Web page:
Rising Fed Funds Rates Do Not Kill Bull Markets

It is easy to get caught up in the belief that the market is being guided by the geopolitical news; possible trade wars, American presidential Tweets (available every day, all-day), military strikes on Syria, and-so-on. But we know that, while the news jostles the market back-and-forth, the news does not drive the market. What drives this market is the Federal Reserve’s monetary policy; a stimulating policy that has caused the stock and bond markets to rage upward for most of the past decade.

The market is now coming to the realization that the Fed is serious about its tightening bias. From the March FOMC minutes :

“All participants agreed that the outlook for the economy beyond the current quarter had strengthened in recent months. In addition, all participants expected inflation on a 12-month basis to move up in coming months… With regard to the medium-term outlook for monetary policy, all participants saw some further firming of the stance of monetary policy as likely to be warranted.”

This does not mean that the bull is dead. It means that we are in the late stages of what has been a tremendous bull market, but which still has some distance to go before it crests — like an aircraft carrier starting to change direction, it is a processes that takes time. Rising rates do not kill markets. In fact, markets rise along with rates…until rates get too high, then the party breaks up.(chart below).

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The two charts that follow, demonstrate how recounting the waves, so that we are in a C3 instead of C4) correction today, fits much better with both the 10-year minus 2-year differential and with the higher average bullish sentiment that accompanied the R4 and R5 rallies in 2000 (charts below).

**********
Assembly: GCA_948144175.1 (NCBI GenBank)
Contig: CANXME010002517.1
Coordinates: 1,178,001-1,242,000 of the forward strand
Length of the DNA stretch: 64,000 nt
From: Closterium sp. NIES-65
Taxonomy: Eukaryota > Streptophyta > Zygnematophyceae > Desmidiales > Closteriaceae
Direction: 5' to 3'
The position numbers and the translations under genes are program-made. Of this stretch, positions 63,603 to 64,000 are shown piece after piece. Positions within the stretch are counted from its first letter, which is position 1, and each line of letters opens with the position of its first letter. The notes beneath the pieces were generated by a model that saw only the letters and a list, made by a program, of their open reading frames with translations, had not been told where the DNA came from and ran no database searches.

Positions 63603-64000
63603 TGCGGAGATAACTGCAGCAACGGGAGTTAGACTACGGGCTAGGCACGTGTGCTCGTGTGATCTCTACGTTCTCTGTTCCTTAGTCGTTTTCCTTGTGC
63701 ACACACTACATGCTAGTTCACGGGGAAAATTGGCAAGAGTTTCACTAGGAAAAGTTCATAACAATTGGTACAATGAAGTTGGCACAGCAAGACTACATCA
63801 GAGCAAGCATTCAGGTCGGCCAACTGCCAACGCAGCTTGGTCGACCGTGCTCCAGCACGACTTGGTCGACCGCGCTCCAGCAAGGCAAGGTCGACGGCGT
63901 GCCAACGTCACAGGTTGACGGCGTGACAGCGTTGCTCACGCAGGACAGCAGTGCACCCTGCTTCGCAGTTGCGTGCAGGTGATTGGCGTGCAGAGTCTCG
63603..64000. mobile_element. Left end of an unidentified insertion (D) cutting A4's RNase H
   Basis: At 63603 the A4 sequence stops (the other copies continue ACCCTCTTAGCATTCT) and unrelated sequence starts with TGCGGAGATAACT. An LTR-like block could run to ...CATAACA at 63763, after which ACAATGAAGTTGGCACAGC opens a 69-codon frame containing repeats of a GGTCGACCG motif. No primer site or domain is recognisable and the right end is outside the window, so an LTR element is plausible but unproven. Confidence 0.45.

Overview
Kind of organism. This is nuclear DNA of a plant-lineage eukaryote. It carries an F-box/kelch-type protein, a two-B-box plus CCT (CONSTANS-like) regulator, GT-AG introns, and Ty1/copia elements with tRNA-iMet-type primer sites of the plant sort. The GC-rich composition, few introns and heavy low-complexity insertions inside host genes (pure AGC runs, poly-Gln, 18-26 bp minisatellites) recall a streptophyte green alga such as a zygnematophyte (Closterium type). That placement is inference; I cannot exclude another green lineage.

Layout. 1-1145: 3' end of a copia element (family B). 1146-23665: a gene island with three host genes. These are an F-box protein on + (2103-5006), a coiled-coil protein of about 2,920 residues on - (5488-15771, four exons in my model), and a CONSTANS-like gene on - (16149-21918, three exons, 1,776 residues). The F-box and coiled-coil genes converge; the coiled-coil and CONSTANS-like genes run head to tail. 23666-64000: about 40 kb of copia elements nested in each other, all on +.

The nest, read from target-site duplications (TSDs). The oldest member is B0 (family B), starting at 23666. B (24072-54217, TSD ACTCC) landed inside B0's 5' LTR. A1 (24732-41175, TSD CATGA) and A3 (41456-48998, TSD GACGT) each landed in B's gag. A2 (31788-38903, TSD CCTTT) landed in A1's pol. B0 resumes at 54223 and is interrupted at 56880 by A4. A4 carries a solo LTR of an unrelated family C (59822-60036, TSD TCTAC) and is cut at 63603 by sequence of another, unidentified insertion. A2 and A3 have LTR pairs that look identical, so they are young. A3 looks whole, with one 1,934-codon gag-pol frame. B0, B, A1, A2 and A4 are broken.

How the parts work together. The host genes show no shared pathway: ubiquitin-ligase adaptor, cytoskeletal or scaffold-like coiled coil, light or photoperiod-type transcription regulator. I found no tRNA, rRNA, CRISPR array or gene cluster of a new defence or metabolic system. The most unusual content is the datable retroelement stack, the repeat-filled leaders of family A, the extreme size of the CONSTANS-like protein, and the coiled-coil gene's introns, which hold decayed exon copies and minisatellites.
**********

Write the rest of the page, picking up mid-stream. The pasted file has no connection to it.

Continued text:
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The AAII sentiment survey is becoming extremely bearish; bull sentiment dropped -5.8% to 26.1%, while bear sentiment increased +6.1% to 42.8%. It is a bullish signal when bull sentiment is below 50% and bear sentiment is higher than 30% (chart below).

The 8MA of the put-to-call ratio has spiked and is heading back down. This is a strong indication that the SPX will rally (chart below).

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Long term, the technical picture is weakening, but has not raised any warning flags yet. It still supports our view that we are in a late-stage bull market that is correcting, but not collapsing: the MACD has turned around, but has not made a bear cross-over: the RSI has dropped out of the over-bought zone: the stochastics are now out of the over-bought zone and likely to turn around soon: the ADX momentum trend reading is turning down from its extreme level, but notice that from 1998 to 2000, both the trend and the bullish momentum were moving lower while the SPX rallied hard (pink rectangles in the chart below). There are no warning signals unless the 8-month MA moves below the 12-month MA (chart below).

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Even with all the bullish (for gold) geopolitical news, gold has not been able to break out of its trading range. We see this as proof of an underlying weakness in gold which increases the probability that when it does break out of its range, it will do so to the downside.

Technically, gold is slightly negative with the stochastics making a third bear cross-over in as many weeks, and the MACD still looking to roll-over. Add to that, gold’s failed attempt at closing above $1365, and its weakness is underlined (chart below).

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